Teenage Angst, Depression, or Red Flags?

How can you tell the difference between teenage angst and true warning signs (red flags) that something more serious might be going on inside their heads? Depression is a complicated thing and often easy to miss. It’s not always the stereotypical moping and weeping, doom and gloom, “my life has no meaning and is over so don’t bother trying to talk to me” scene. Those suffering from depression can put up a good front.

As parents, when you see something affect your teenager so deeply that they break down, naturally you want to protect them. Sometimes wrapping your arms around them and sheltering them from the bad things in their lives isn’t enough. So what else can you do? First and foremost, absolutely love them … love them absolutely! Make sure they know they can talk to you about anything. Be their safe haven.

There’s another thing you can do, and it’s something that feels uncomfortable to bring up. Ask them if they’d like to talk to a professional. It may feel unnecessary and way too soon, but you just never know! It may or may not help. Teenagers are complicated. I remember being one!Childhood and adolescent depressionIn fact, I remember thinking as a teenager (on more than one occasion) that the world would be a better place without me. You couldn’t get me to travel back in time to those years if you paid me! Uh-uh! No way! The sudden onslaught of hormones and the lack of understanding of … well, anything really is overwhelming.

You see, teenagers (and even young 20-somethings) live in the right now as if life is ending tomorrow. Most can’t comprehend what a moment in their lives means in the grand scheme of things. This explains not only a teenager’s severe reaction to situations but also the other side of those situations – for instance, boys hazing another boy because he’s gay or girls being mean to someone because it makes them feel superior (and because they love the attention it brings). For some, it may be performance driven – the desire to be excellent in all that they do and falling short of that is unacceptable to them. None of them understand or care to give a second thought about the profound and lasting impact their actions (and reactions) have on the rest of their lives.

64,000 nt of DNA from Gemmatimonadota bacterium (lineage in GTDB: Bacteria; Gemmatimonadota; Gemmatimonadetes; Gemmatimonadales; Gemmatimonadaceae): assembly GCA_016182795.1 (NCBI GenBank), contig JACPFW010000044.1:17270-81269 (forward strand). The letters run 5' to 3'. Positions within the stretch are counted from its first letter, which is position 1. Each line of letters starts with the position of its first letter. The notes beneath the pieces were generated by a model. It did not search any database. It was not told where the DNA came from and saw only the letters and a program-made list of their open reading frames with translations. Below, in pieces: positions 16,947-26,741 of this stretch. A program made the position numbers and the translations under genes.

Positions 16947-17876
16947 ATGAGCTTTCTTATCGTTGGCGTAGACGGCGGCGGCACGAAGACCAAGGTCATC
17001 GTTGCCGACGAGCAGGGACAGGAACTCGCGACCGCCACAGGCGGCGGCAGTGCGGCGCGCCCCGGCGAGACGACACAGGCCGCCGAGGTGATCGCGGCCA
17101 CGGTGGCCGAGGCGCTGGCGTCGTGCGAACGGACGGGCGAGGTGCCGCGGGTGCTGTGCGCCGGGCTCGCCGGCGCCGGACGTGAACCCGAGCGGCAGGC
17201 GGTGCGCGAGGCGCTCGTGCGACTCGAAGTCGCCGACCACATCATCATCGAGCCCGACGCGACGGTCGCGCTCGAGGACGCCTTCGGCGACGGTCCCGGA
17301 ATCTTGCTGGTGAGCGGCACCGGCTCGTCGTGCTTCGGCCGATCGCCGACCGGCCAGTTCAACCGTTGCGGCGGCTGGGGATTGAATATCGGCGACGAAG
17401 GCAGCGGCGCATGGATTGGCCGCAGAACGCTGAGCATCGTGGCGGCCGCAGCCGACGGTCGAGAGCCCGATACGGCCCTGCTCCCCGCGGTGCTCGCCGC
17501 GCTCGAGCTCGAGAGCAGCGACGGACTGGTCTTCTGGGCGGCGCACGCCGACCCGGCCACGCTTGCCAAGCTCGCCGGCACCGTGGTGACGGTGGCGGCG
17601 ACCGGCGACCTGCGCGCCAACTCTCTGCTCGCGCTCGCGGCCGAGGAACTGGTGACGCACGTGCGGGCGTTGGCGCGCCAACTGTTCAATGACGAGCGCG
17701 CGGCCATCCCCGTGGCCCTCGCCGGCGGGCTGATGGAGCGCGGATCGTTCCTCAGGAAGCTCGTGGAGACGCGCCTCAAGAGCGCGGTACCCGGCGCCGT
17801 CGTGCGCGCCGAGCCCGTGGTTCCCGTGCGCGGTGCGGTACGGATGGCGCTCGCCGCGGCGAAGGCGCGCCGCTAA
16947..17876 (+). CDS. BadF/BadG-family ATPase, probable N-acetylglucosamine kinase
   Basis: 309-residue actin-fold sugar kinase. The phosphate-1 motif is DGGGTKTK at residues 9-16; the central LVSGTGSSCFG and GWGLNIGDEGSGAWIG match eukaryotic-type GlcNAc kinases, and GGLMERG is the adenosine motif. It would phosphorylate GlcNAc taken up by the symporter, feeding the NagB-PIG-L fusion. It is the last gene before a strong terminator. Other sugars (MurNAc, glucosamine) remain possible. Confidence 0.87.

Teenagers have no idea what obstacles and stresses adults face. What little they’ve experienced so far is all they know. Telling them things like “You think you have problems now…” and “Just wait until you’re an adult” mean absolutely nothing to them. In fact, all that does is minimize the issue and belittle them. Just don’t do it.

In the end, there may not be anything you can do as a parent or a friend or a family member to prevent attempted suicide. I think that if it’s in their head, no amount of therapy or support is going to stop them from trying. Sometimes they can be so good at masking what’s going on inside that nobody sees it.

A few helpful resources:

Suicide Prevention (HelpGuide.org)
How to talk with a depressed teenager
Recognizing teen depression

 Photo credit: Photoforía / Foter / CC BY-NC-ND

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